Sunday, January 10, 2016

Riverwalk Exploration Trail

The Riverwalk Exploration Trail is a paved trail that runs along the western shore of the Colorado River from a point just south of Highway 163 north to the Pyramid Canyon Day Use Area at the Davis Dam. There are 3 access points to the trail. The southernmost trailhead is just west of Casino Boulevard and south of Highway 163. The second access point is reached by turning off Highway 163 just west of Casino Boulevard. The third is reached by taking Davis Dam Road, farther west off Highway 163. Total distance of the trail is just over 2 miles from the southernmost trailhead to the northernmost.


Restrooms located at the trailhead. Such Restrooms are located at all trailheads along the route.
Pedestrian bridge over Highway 163.
Pedestrian bridge.

The entire trail is paved, and informational kiosks are scattered along the route. Motorized vehicles are not allowed on the trail, but you will encounter plenty of bicyclists. The trail is very popular, and we were always within sight of someone else. For the most part, the trail is level and easy.


It was a sunny day when Donna and I walked the trail. Numerous planes and helicopters were buzzing about the skies, using the nearby Bullhead City airport as a base of operations.

The highlight of the walk is Davis Dam, which forms Lake Mohave. Davis Dam is located 67 miles south of Hoover Dam, and re-regulates the waters released from Lake Mead via Hoover Dam. Construction of Davis Dam began in 1942. After a brief delay during WWII, construction resumed in 1946. Workers employed to build the dam, as well as their families, lived in 2 camps. The camp along the west side of the river eventually became Laughlin, Nevada, while the camp along the east side of the river grew into Bullhead City, Arizona. The camps were actually small towns, consisting of homes, business, churches, and schools.


The Colorado River is a source of life in this arid part of the country. Three desert ecosystems actually converge on the lower Colorado River basin: the Sonoran, the Great Basin, and the Mojave. These systems actually contain a great range of wildlife and plants. Additionally, the area has traditionally seen a great deal of mining activity, such as in nearby Oatman, Arizona, (see recent post) and Searchlight, Nevada. Ranching is also a major activity, with federal lands being leased and used for grazing. Limited farming along the river is also possible, with large fields of alfalfa, for example, on reservation lands near the Avi Casino, where we recently stayed.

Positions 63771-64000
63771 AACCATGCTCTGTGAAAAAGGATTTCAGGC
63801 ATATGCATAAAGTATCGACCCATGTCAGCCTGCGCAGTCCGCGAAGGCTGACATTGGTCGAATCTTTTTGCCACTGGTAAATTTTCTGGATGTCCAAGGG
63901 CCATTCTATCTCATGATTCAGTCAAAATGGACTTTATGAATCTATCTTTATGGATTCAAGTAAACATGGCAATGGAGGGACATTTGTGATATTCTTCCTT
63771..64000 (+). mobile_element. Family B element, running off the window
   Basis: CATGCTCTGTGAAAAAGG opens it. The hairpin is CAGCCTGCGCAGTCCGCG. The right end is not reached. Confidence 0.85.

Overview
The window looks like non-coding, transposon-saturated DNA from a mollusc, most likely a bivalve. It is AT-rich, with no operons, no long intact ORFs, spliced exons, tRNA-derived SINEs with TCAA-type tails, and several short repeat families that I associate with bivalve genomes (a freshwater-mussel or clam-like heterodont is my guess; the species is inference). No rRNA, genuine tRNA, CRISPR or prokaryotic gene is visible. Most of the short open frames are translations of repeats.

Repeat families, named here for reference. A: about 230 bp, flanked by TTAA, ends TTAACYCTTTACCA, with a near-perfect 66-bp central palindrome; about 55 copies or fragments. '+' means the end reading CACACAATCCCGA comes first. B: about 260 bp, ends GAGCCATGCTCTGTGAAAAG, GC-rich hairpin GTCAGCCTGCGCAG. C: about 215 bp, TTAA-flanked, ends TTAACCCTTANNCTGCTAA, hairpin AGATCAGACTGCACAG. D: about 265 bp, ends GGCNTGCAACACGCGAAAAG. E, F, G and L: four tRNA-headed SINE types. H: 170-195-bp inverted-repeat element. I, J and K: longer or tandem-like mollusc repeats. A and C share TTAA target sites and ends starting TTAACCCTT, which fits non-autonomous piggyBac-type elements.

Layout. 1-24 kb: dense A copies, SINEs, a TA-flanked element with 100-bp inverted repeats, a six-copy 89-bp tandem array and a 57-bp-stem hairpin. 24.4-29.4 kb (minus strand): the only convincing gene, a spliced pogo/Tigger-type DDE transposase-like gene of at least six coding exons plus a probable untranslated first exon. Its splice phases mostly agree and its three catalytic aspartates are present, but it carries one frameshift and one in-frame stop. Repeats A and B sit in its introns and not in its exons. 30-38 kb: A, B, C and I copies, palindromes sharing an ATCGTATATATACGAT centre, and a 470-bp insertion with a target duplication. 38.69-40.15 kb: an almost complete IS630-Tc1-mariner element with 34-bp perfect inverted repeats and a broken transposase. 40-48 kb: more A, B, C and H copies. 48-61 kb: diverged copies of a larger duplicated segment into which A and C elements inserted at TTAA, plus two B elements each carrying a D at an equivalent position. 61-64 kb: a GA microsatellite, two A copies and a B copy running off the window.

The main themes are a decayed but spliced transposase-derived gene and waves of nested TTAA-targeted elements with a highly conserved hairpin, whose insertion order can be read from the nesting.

Steamboats once plied the waters of the Colorado River all the way from the Gulf of California to Callville, a town now resting at the bottom of Lake Mead. The steamboats delivered supplies to miners and businesses along the river.

This is a good and safe place to walk. We enjoyed our 4 mile round trip.


The entire trail is paved.
This day use Park on the Arizona side is basically about where one of the construction camps was located.


The entire trail is paved, and informational kiosks are scattered along the route. Motorized vehicles are not allowed on the trail, but you will encounter plenty of bicyclists. The trail is very popular, and we were always within sight of someone else. For the most part, the trail is level and easy.
Informational kiosks such as this are located all along the trail.
The Davis Dam, which forms Lake Mohave.

The Pedestrian bridge where it crosses Highway 163. Local casinos are in the background.

The Laughlin Bridge, which connects Bullhead City, Arizona, to Laughlin, Nevada.



It was a sunny day when Donna and I walked the trail. Numerous planes and helicopters were buzzing about the skies, using the nearby Bullhead City airport as a base of operations.

The highlight of the walk is Davis Dam, which forms Lake Mohave. Davis Dam is located 67 miles south of Hoover Dam, and re-regulates the waters released from Lake Mead via Hoover Dam. Construction of Davis Dam began in 1942. After a brief delay during WWII, construction resumed in 1946. Workers employed to build the dam, as well as their families, lived in 2 camps. The camp along the west side of the river eventually became Laughlin, Nevada, while the camp along the east side of the river grew into Bullhead City, Arizona. The camps were actually small towns, consisting of homes, business, churches, and schools.


The Colorado River is a source of life in this arid part of the country. Three desert ecosystems actually converge on the lower Colorado River basin: the Sonoran, the Great Basin, and the Mojave. These systems actually contain a great range of wildlife and plants. Additionally, the area has traditionally seen a great deal of mining activity, such as in nearby Oatman, Arizona, (see recent post) and Searchlight, Nevada. Ranching is also a major activity, with federal lands being leased and used for grazing. Limited farming along the river is also possible, with large fields of alfalfa, for example, on reservation lands near the Avi Casino, where we recently stayed.


Steamboats once plied the waters of the Colorado River all the way from the Gulf of California to Callville, a town now resting at the bottom of Lake Mead. The steamboats delivered supplies to miners and businesses along the river.

This is a good and safe place to walk. We enjoyed our 4 mile round trip.

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